When people talk about the baby blues, they’re typically referring to the mother. The thing is, men can get it too. Or at least experience very similar emotions.
That’s because these feelings aren’t just linked to the sudden chemical and hormonal changes a woman experiences after childbirth, although this probably has a lot to do with it. While the exact cause is unknown, it’s also thought to have something to do with the amount of adjustment that comes after having a baby.
Your life as you know it changes in an instance. All of a sudden, you have a baby to look after, day and night. Your entire routine is disrupted, you may be dealing with problems such as feeding difficulties, you’re likely facing emotional changes, and the sleep deprivation can really get to you.
Caring for a newborn is not easy, and for dads, it tends to come with added pressures and worries that can contribute to anxiety and depression. Common fears include mortality fears, fear over the partner’s or baby’s health, and concerns over the impact on the relationship with their partner, their ability to provide for the family, and ability to care for a new baby.
What makes all of this more difficult to deal with is that new fathers are not being encouraged to share their fears. Men often suffer in silence, thinking they should be taking it like a man and just dealing with it.
Not sharing these emotions, however, can end up increasing your stress. All of these things combined can lead to the baby blues.
Here are some of the symptoms to look out for:
- Disturbed sleep
- Withdrawing from family & friends
- Obsessed with finances
- Loss of appetite and weight
- Suicidal thoughts
The thing about the baby blues is that, while some of the symptoms might appear like depression, they typically last for less than two weeks. If these symptoms persist, then you may be dealing with postnatal depression.
Is It Postnatal Depression?
Just like with the baby blues, most people know that women can get postpartum depression. It’s something that is more openly discussed these days, with the month of May having been declared Maternal Mental Health Month.
Again, this isn’t just about hormones; there are biological, psychological, and social factors involved. That’s why it can affect men as well. In fact, an estimated that 1 in 12 new fathers suffer from postpartum depression, yet it’s still not something most people are aware of.
While men with a history of mental health conditions are more at risk of developing postnatal depression, sometimes just the lack of control, routine, and sleep can be enough to send you into a depression.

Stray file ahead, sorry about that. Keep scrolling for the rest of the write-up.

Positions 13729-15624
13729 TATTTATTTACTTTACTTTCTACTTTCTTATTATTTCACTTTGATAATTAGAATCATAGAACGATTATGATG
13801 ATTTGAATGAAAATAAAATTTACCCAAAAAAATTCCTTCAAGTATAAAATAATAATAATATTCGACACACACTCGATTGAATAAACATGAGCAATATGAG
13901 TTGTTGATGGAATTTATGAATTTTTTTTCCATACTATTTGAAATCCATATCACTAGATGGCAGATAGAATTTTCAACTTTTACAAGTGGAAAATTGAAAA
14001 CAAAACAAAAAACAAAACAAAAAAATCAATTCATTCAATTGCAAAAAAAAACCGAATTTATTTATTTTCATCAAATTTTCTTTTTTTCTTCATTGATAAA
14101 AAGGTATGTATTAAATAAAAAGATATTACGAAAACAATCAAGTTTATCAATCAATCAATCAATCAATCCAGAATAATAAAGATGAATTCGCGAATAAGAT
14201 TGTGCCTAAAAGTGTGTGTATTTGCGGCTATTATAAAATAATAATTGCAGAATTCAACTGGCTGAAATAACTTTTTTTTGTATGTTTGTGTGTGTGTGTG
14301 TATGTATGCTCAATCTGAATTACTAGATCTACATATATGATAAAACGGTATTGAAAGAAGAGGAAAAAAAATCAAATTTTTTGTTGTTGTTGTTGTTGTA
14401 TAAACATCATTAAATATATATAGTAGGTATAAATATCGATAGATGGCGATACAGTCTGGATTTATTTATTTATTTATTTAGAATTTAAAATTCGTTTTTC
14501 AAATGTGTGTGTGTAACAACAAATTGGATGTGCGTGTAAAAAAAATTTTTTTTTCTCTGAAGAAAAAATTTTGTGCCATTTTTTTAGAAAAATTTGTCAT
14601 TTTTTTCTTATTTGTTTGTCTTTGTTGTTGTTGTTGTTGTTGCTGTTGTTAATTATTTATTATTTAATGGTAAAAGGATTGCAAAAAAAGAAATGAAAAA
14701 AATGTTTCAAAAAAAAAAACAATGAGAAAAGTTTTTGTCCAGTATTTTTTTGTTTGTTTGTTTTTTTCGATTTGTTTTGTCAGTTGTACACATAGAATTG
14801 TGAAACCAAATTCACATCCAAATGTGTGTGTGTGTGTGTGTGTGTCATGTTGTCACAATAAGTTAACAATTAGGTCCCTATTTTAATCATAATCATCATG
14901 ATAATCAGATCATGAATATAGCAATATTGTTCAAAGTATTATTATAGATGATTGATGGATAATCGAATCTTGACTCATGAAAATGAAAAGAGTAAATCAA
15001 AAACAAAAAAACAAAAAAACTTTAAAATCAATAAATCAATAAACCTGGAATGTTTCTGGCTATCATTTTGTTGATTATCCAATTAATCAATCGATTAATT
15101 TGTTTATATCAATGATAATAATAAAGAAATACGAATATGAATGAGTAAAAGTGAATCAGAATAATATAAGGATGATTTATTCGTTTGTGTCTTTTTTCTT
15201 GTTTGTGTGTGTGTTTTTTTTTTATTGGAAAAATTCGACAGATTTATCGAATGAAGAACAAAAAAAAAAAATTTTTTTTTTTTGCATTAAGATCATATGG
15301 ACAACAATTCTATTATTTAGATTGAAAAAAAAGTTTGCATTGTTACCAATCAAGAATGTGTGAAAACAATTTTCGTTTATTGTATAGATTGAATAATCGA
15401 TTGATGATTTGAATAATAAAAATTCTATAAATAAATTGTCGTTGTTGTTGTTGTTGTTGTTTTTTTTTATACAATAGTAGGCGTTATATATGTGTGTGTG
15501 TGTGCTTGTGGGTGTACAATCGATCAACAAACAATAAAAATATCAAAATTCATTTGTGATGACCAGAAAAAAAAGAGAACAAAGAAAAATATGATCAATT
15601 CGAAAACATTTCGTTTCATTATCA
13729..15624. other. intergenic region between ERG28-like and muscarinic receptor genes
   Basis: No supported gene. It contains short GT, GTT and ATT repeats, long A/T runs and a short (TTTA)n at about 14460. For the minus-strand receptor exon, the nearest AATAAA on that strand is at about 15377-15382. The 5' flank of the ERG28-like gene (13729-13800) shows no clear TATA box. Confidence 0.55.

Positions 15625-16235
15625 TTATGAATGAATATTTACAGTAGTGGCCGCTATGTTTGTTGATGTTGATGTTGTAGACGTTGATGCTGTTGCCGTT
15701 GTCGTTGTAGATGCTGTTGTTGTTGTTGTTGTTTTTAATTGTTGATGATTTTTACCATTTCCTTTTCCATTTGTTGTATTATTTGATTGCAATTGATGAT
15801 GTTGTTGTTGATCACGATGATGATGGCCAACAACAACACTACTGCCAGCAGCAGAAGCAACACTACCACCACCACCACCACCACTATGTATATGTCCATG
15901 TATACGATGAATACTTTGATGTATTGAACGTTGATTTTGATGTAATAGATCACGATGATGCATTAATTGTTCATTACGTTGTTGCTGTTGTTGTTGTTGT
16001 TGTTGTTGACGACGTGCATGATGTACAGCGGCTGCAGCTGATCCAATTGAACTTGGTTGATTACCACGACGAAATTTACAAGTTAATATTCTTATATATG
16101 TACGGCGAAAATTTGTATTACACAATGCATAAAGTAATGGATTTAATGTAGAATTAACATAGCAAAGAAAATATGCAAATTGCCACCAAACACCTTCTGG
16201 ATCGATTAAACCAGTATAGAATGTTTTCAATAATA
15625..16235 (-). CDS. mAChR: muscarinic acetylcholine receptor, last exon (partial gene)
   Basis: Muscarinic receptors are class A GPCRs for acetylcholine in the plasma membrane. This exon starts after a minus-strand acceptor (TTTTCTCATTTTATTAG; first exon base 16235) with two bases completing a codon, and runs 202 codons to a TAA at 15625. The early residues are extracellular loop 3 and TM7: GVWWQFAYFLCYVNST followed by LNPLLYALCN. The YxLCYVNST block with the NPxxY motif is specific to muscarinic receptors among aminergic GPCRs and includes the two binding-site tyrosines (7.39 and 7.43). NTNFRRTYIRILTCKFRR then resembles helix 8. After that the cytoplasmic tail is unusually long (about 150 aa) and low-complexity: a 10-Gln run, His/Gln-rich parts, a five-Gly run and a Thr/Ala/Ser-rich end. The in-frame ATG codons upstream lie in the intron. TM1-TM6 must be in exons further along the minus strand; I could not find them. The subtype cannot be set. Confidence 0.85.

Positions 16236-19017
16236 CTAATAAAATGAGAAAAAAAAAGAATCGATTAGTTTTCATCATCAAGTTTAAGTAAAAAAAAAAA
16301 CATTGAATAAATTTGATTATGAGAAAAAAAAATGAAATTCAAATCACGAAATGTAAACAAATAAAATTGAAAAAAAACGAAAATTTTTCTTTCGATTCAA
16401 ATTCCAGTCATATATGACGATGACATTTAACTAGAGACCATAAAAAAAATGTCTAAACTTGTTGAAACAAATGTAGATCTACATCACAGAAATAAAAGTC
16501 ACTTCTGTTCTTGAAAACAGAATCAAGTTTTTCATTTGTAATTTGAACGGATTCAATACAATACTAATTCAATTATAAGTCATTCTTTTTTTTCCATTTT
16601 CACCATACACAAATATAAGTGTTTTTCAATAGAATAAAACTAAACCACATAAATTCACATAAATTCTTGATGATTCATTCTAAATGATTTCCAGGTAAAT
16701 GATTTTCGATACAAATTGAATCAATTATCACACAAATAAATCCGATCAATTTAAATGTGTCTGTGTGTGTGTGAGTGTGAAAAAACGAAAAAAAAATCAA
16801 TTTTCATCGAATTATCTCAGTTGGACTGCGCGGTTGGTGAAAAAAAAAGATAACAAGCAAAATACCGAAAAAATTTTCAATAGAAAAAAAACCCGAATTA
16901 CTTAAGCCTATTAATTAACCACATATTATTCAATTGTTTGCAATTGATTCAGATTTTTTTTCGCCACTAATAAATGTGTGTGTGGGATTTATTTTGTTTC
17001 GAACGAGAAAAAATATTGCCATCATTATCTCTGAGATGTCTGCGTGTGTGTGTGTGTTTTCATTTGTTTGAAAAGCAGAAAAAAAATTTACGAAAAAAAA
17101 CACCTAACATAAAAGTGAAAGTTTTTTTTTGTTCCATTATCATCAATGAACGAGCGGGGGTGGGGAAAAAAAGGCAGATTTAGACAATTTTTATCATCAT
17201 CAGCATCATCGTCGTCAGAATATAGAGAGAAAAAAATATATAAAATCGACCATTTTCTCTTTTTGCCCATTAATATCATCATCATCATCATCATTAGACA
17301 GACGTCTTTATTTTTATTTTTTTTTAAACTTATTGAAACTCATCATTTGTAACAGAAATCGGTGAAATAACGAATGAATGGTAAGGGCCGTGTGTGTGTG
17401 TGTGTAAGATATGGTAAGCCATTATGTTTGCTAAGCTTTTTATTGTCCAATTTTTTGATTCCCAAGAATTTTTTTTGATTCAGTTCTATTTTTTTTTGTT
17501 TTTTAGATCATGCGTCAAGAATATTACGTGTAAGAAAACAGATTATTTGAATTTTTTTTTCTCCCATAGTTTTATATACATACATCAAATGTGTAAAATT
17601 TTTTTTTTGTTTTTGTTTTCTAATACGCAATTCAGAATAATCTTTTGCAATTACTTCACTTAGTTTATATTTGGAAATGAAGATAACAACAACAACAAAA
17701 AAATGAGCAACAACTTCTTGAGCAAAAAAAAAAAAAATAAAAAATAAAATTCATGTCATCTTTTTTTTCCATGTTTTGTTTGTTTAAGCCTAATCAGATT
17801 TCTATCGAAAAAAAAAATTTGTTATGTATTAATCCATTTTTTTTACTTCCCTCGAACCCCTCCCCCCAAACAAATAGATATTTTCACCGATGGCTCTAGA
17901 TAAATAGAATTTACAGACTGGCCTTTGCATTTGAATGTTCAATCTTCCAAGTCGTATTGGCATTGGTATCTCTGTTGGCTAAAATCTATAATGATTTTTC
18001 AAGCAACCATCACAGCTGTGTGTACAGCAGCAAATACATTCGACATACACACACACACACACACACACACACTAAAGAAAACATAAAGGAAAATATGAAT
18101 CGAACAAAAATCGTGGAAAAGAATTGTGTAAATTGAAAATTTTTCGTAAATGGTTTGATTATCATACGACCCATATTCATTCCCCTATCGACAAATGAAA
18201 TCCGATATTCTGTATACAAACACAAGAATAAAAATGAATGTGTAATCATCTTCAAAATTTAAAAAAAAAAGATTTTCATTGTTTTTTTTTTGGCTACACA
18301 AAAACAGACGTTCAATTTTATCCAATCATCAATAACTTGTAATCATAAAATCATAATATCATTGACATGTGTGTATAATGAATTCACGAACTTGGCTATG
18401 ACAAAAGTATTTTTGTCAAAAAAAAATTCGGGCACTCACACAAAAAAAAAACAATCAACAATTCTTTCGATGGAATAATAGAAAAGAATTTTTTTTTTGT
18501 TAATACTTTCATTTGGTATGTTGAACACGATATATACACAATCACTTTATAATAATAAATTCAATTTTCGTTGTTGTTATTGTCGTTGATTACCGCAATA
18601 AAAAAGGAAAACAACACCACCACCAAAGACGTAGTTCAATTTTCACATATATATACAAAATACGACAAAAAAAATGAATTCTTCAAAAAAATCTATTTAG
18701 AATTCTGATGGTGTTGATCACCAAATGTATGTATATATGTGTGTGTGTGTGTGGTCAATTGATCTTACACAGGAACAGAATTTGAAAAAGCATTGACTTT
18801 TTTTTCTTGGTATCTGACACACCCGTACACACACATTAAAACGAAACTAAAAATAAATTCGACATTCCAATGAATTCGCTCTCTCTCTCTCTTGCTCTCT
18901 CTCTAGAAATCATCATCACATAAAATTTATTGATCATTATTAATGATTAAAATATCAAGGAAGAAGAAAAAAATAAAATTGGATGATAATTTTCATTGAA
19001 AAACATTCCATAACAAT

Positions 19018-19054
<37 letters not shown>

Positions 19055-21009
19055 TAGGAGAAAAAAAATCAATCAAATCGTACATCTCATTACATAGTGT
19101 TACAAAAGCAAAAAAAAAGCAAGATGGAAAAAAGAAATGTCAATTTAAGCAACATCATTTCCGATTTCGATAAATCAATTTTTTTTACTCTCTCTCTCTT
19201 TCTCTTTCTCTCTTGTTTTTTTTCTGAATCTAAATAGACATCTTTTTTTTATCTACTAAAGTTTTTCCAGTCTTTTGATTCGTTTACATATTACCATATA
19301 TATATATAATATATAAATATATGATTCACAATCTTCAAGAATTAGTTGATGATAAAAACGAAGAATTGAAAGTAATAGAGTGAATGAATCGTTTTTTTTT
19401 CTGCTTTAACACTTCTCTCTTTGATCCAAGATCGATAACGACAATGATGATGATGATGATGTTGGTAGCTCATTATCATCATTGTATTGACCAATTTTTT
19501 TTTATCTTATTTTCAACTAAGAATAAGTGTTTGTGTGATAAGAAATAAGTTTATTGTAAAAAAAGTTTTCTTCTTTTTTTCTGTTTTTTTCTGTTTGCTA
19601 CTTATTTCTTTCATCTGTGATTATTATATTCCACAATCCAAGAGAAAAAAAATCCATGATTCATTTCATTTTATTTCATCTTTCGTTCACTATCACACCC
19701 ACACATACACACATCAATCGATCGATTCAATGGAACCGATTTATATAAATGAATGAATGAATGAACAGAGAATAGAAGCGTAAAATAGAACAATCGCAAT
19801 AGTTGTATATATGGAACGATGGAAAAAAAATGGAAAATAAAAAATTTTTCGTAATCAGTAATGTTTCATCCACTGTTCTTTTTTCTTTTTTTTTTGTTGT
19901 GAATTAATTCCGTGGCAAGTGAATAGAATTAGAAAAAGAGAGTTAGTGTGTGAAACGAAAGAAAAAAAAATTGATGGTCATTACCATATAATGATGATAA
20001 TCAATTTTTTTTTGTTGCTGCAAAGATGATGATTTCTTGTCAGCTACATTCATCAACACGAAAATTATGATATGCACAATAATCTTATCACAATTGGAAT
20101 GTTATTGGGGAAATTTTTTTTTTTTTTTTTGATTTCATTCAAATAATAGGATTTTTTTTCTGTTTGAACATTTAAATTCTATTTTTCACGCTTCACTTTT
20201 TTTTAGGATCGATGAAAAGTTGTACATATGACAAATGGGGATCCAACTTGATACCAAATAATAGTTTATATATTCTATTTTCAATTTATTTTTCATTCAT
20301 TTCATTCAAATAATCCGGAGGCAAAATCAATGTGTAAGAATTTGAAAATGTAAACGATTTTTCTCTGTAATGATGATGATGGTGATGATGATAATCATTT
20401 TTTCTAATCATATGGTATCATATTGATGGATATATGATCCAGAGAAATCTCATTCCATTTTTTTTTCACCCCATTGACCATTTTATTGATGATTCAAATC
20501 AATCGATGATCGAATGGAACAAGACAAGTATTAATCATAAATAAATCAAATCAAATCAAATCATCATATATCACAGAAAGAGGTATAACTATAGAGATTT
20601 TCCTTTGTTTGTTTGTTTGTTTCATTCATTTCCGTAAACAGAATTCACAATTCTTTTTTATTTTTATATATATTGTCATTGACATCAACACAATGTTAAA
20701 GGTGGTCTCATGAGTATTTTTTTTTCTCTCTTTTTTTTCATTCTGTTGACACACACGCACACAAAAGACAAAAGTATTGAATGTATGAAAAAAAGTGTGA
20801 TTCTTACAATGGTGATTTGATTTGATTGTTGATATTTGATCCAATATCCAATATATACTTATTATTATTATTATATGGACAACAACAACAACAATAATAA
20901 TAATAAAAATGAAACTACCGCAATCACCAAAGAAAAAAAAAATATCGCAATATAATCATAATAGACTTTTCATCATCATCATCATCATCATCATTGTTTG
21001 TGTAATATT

What You Can Do About It
If your baby blues are not going anywhere, then it’s time to seek professional help. The best thing to do is to visit a psychiatrist or therapist. Seeking help is important, as bottling up these emotions can make matters worse. While it may be tempting to lose yourself in work, or even drink, it’s not going to make the problem go away.
New dads need support, just like new moms do. They need a safe place to share their concerns, they need reassurance, and encouragement. A lack of support can make you more vulnerable to the baby blues and depression, so open up. Speak to your partner and find other dads that are going through the same things as you.
If you don’t have any friends who are also dads, then go online and get in touch with other dads via forums or on social media. Don’t clam up, don’t suffer in silence. Use the support at your availability, and don’t be afraid to seek out additional help should you need it.
That extra support isn’t just about getting emotional support, either. Often, we try to take on everything. After all, we’re expected to provide for our families, right? But it can easily get too much, so if things are more challenging for you and your partner than you thought, then you may want to ask the grandparents for a helping hand.
Getting that extra bit of help can make a big difference, especially if it gives you the opportunity to get some much-needed sleep. You would be surprised how much of a difference getting a bit of extra shut-eye can make.
The first few weeks (or months, even years!) following your baby’s birth are going to be physically and mentally trying. Newborn sleep is all over the place, and while you may want to be more involved, lack of sleep can end up triggering depression.
Remember, dads need support too, so don’t be afraid to ask for it.